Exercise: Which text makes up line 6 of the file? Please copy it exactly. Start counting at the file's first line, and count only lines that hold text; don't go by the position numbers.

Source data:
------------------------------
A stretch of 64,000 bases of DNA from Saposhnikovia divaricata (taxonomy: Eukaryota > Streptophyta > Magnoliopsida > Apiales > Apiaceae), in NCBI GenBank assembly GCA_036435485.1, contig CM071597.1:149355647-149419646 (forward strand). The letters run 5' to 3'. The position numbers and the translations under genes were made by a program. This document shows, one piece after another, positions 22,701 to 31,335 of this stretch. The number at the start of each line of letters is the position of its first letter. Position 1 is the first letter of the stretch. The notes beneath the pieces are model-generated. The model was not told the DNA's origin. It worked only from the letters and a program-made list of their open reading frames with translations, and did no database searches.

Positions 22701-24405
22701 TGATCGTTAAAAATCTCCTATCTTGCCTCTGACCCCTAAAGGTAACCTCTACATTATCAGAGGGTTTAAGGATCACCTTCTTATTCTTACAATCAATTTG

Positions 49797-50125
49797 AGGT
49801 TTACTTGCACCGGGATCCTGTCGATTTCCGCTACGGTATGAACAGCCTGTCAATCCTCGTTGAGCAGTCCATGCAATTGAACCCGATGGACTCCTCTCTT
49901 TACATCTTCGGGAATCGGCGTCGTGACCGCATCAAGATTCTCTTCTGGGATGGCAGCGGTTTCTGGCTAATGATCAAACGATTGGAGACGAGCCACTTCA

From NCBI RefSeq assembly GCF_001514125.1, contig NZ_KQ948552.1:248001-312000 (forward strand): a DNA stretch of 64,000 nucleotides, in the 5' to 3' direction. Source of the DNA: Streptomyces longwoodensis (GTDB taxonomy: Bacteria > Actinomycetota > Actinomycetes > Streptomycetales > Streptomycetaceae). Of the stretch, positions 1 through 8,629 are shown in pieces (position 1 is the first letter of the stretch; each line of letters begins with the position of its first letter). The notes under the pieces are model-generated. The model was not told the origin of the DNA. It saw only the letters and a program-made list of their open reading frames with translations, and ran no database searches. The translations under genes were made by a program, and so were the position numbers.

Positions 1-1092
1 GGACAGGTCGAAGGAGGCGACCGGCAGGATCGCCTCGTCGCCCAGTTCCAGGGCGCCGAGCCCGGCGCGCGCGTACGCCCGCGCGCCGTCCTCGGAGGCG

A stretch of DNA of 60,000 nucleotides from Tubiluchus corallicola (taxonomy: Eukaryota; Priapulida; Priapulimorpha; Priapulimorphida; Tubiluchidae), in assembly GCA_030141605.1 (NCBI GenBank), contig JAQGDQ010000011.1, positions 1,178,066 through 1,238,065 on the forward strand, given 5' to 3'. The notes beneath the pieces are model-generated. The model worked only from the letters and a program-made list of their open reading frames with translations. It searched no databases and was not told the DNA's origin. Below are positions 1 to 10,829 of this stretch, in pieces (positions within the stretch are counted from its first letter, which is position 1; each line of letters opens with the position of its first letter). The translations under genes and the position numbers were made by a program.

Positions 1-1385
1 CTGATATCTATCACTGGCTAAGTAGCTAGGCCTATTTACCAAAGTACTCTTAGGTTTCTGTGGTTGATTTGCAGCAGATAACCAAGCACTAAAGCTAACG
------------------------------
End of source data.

49801 TTACTTGCACCGGGATCCTGTCGATTTCCGCTACGGTATGAACAGCCTGTCAATCCTCGTTGAGCAGTCCATGCAATTGAACCCGATGGACTCCTCTCTT